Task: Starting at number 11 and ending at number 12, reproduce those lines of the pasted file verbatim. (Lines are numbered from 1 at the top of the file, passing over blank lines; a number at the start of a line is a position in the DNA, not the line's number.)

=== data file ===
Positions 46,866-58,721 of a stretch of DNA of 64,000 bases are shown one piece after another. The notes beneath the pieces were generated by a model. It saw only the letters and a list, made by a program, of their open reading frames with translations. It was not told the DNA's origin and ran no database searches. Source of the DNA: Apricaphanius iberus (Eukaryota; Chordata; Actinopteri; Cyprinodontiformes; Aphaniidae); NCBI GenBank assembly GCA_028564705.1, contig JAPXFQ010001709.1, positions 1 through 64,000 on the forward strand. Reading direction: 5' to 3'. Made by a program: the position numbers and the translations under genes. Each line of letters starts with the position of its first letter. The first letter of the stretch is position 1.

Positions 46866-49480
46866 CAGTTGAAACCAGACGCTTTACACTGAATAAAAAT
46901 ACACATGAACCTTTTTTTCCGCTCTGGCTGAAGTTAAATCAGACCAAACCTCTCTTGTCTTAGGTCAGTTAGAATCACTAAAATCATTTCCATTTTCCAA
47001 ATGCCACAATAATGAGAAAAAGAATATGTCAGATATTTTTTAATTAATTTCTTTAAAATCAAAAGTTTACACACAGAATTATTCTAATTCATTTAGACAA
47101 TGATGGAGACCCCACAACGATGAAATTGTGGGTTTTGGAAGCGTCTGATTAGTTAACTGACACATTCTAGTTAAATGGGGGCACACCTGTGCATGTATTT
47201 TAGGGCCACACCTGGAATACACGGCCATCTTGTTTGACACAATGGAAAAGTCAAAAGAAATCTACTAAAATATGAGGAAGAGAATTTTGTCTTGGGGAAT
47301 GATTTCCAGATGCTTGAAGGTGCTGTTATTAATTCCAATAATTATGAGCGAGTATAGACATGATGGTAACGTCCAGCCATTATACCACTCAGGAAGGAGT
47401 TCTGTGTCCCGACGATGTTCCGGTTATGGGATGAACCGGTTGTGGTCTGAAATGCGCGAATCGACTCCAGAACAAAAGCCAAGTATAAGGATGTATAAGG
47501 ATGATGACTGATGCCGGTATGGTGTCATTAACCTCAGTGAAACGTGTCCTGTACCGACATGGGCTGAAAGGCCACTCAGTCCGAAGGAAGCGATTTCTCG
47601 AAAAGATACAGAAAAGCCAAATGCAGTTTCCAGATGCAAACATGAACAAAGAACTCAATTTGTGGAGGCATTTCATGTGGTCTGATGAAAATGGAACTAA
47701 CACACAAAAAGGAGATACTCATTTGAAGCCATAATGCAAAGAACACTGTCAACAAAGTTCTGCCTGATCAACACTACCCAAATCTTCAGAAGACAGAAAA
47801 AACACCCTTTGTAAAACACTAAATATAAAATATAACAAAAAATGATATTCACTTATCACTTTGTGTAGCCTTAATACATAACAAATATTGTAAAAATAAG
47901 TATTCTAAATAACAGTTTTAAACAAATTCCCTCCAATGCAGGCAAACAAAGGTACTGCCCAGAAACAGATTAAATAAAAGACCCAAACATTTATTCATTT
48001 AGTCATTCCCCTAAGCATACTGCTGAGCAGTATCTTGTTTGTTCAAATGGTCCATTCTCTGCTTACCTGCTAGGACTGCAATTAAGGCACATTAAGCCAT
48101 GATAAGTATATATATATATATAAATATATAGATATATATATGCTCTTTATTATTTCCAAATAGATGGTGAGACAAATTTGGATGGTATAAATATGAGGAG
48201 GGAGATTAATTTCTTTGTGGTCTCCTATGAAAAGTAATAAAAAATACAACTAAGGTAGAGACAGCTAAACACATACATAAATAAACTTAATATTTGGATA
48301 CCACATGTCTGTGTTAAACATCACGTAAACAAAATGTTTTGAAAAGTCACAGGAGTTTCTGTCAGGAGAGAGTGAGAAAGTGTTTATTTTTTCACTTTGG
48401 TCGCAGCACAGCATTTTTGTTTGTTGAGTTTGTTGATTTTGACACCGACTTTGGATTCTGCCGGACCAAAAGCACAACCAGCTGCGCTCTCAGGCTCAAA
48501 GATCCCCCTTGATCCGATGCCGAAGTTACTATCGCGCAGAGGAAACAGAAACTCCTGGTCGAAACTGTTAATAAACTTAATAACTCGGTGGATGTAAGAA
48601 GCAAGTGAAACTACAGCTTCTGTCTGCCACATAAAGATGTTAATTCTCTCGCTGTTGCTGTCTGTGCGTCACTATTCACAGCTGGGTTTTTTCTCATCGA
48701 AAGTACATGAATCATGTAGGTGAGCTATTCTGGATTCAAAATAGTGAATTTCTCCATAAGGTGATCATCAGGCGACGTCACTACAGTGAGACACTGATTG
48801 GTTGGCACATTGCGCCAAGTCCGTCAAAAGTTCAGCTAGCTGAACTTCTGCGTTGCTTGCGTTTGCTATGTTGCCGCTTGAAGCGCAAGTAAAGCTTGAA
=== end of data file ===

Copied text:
47601 AAAAGATACAGAAAAGCCAAATGCAGTTTCCAGATGCAAACATGAACAAAGAACTCAATTTGTGGAGGCATTTCATGTGGTCTGATGAAAATGGAACTAA
47701 CACACAAAAAGGAGATACTCATTTGAAGCCATAATGCAAAGAACACTGTCAACAAAGTTCTGCCTGATCAACACTACCCAAATCTTCAGAAGACAGAAAA